43.Turkey: Key trends, drivers and assumptions

44.Turkey: Mobile penetration has room for growth, but changing usage patterns will reduce ARPU

45.Turkey: Competition in the fixed broadband market is increasing, leading to higher speeds and lower ASPU

46.About the authors and Analysys Mason

47.About the authors

48.About Analysys Mason

49.Research from Analysys Mason

50.Consulting from Analysys Mason

List of figures

Figure 1:   Summary of report coverage

Figure 2:   Telecoms retail revenue by service type and total service revenue (retail and wholesale), Central and Eastern Europe, 2009–2019

Figure 3:   Telecoms retail revenue growth by service type, Central and Eastern Europe, 2013–2019

Figure 4:   CAGRs for fixed and mobile retail revenue (2013–2019) and market size by total retail revenue (2019), by country, Central and Eastern Europe

Figure 5:   Telecoms retail revenue by service type and total service revenue, previous and new forecasts, Central and Eastern Europe, 2013 and 2018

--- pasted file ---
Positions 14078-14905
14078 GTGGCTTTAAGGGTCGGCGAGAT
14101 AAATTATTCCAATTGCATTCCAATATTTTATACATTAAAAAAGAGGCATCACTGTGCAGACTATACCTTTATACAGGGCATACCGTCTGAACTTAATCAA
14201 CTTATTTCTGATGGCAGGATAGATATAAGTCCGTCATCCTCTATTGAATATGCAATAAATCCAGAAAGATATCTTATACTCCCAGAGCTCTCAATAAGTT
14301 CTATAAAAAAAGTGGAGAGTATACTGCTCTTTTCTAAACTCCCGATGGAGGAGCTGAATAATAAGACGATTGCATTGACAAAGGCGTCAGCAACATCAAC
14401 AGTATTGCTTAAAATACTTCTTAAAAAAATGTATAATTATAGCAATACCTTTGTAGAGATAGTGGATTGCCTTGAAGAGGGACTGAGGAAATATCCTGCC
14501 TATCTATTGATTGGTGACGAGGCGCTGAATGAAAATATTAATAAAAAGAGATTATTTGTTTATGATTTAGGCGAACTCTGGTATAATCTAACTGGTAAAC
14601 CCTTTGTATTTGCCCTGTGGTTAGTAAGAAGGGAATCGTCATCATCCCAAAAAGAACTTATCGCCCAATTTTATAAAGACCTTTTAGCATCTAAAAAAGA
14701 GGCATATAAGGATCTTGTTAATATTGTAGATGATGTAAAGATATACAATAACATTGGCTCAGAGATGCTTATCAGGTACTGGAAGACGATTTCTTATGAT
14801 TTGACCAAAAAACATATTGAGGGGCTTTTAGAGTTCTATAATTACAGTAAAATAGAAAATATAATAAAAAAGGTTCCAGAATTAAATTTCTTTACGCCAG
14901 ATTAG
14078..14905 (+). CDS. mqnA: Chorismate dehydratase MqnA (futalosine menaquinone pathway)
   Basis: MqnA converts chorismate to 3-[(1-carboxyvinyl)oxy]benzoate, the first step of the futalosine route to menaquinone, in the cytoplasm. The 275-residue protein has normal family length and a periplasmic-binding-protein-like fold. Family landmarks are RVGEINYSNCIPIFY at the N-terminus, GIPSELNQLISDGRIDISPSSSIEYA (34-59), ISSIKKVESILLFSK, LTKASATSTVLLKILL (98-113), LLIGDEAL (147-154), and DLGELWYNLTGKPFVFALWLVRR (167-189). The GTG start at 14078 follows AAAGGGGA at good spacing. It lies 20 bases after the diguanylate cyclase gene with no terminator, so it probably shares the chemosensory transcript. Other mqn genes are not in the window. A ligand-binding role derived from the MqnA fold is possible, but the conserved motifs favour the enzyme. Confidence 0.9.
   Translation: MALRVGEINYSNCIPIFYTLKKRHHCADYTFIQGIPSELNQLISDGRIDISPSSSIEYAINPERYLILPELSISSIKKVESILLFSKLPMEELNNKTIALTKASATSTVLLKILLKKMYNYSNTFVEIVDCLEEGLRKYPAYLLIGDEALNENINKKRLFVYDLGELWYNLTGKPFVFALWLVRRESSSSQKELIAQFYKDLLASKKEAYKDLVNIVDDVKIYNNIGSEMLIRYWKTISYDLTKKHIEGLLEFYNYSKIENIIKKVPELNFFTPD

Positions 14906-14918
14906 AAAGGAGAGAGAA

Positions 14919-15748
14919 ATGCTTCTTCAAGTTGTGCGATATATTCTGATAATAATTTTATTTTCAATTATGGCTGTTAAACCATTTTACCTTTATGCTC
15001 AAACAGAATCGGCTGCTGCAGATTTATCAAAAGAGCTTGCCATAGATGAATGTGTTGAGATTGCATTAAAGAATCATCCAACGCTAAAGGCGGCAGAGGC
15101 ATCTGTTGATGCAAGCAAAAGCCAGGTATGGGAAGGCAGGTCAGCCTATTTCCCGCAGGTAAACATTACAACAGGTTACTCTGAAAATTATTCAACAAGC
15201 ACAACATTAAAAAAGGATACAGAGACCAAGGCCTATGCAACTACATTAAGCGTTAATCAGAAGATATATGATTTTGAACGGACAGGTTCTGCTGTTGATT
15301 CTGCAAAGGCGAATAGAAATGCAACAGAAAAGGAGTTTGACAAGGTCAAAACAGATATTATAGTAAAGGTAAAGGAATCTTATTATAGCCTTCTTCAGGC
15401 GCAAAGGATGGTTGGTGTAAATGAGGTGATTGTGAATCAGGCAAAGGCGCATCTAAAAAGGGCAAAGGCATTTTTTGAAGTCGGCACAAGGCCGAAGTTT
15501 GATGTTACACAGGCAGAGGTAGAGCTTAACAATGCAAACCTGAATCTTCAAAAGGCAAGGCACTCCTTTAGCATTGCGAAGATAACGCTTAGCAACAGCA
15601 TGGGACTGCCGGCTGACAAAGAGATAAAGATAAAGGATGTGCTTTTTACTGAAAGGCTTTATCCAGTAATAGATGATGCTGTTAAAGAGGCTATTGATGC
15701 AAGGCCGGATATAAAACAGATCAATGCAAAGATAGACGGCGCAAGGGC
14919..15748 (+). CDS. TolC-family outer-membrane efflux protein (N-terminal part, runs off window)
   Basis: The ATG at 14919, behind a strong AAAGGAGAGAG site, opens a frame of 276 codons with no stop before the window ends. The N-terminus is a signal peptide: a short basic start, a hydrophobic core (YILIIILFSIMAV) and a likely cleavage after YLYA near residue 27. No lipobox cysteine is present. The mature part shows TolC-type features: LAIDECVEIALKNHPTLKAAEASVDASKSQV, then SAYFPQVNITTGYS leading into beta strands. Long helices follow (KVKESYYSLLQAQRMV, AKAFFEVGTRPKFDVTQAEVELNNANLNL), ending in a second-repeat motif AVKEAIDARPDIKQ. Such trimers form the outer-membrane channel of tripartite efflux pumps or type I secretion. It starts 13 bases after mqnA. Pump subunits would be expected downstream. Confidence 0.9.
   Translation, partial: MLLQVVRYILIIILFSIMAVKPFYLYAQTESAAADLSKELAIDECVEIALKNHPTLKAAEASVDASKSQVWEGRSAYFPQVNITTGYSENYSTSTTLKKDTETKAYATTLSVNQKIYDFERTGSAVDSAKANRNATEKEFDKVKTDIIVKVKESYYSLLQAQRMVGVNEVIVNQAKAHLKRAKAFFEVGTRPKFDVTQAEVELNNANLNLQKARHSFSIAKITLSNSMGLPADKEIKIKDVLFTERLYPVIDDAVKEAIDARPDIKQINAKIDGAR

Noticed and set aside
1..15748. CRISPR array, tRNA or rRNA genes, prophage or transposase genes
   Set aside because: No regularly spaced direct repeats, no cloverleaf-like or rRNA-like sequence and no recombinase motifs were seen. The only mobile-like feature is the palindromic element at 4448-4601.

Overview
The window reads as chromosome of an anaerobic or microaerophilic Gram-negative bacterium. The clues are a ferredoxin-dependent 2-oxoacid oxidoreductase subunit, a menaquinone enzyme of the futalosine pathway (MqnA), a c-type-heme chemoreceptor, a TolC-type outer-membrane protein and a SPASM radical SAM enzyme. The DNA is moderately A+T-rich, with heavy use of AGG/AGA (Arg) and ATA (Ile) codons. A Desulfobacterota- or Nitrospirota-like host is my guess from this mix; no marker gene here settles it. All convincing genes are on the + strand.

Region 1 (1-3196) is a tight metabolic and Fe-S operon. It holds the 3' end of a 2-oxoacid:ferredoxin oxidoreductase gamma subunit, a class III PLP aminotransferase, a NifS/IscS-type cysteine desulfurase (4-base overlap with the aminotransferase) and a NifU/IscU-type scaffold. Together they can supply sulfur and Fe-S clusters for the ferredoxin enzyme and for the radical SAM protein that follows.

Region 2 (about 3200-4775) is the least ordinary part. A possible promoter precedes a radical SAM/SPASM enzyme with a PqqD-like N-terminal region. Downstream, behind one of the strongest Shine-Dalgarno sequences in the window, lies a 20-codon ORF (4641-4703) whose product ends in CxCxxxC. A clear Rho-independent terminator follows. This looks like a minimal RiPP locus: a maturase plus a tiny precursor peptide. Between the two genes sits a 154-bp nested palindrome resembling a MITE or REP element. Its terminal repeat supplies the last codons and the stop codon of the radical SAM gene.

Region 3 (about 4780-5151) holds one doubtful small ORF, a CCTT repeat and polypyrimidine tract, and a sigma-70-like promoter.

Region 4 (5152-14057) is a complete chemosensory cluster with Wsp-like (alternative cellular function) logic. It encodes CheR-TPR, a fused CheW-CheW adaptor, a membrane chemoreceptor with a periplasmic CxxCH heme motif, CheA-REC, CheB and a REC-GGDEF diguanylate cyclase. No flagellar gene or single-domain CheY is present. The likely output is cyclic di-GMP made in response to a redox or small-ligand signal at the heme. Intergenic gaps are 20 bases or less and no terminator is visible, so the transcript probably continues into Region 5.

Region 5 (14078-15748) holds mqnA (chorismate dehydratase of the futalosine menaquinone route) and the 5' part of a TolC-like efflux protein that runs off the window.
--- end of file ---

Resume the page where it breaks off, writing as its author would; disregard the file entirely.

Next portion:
Figure 6:   Summary of key drivers and assumptions for the mobile market, Central and Eastern Europe

Figure 7:   Summary of key drivers and assumptions for the fixed market, Central and Eastern Europe

Figure 8:   Mobile connections by technology generation and NGA share of fixed broadband connections, by country, 2019

Figure 9:   Metrics for the 6 countries modelled individually in Central and Eastern Europe, 2013

Figure 10:   Fixed and mobile penetration rates by service type, Central and Eastern Europe, 2009–2019

Figure 11:   Connections by service type, and growth rates, Central and Eastern Europe, 2013–2019

Figure 12:   Active mobile SIM penetration by country (excluding M2M), Central and Eastern Europe, 2009–2019

Figure 13:   Mobile connections by technology generation (excluding M2M), and 3G and 4G's share of connections, Central and Eastern Europe, 2009–2019

Figure 14:   Smartphones as a percentage of handsets, and LTE's share of total connections (excluding M2M), Central and Eastern Europe, 2013 and 2019